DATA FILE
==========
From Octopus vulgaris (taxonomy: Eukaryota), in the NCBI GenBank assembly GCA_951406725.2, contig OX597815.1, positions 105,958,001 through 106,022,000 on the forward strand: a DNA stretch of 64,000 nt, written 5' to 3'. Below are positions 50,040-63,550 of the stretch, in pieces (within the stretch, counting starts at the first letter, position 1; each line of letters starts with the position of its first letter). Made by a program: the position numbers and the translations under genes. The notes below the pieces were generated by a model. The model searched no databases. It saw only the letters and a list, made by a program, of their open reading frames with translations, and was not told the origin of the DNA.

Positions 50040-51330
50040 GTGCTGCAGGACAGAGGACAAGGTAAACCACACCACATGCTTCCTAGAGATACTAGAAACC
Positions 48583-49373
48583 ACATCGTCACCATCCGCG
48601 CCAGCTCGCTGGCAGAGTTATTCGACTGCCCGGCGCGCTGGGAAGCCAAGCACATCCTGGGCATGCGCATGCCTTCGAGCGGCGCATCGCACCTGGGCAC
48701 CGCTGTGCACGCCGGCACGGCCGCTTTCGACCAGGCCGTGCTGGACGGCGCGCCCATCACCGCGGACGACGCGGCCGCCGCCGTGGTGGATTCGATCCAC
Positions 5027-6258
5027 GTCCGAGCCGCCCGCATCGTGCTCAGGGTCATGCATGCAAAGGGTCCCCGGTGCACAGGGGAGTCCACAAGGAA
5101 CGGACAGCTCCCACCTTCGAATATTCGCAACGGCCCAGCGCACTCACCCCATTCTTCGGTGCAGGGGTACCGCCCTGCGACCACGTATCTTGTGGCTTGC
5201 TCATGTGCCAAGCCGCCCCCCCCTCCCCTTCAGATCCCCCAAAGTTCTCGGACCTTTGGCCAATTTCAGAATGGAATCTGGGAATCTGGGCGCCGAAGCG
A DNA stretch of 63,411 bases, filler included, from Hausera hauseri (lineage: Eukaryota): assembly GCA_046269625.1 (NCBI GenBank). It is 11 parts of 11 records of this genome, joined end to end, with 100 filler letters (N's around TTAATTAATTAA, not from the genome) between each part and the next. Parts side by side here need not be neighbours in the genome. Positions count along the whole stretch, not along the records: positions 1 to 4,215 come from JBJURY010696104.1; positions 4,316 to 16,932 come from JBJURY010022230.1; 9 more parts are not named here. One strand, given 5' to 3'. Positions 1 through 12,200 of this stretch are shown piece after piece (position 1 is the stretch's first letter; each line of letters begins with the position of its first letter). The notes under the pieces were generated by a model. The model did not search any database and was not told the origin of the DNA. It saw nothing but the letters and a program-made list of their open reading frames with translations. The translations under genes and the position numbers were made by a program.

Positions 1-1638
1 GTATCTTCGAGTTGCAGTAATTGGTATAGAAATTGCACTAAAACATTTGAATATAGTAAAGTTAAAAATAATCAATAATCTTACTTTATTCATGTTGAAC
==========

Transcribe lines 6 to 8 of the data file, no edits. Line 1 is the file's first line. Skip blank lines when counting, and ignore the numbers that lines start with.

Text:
48601 CCAGCTCGCTGGCAGAGTTATTCGACTGCCCGGCGCGCTGGGAAGCCAAGCACATCCTGGGCATGCGCATGCCTTCGAGCGGCGCATCGCACCTGGGCAC
48701 CGCTGTGCACGCCGGCACGGCCGCTTTCGACCAGGCCGTGCTGGACGGCGCGCCCATCACCGCGGACGACGCGGCCGCCGCCGTGGTGGATTCGATCCAC
Positions 5027-6258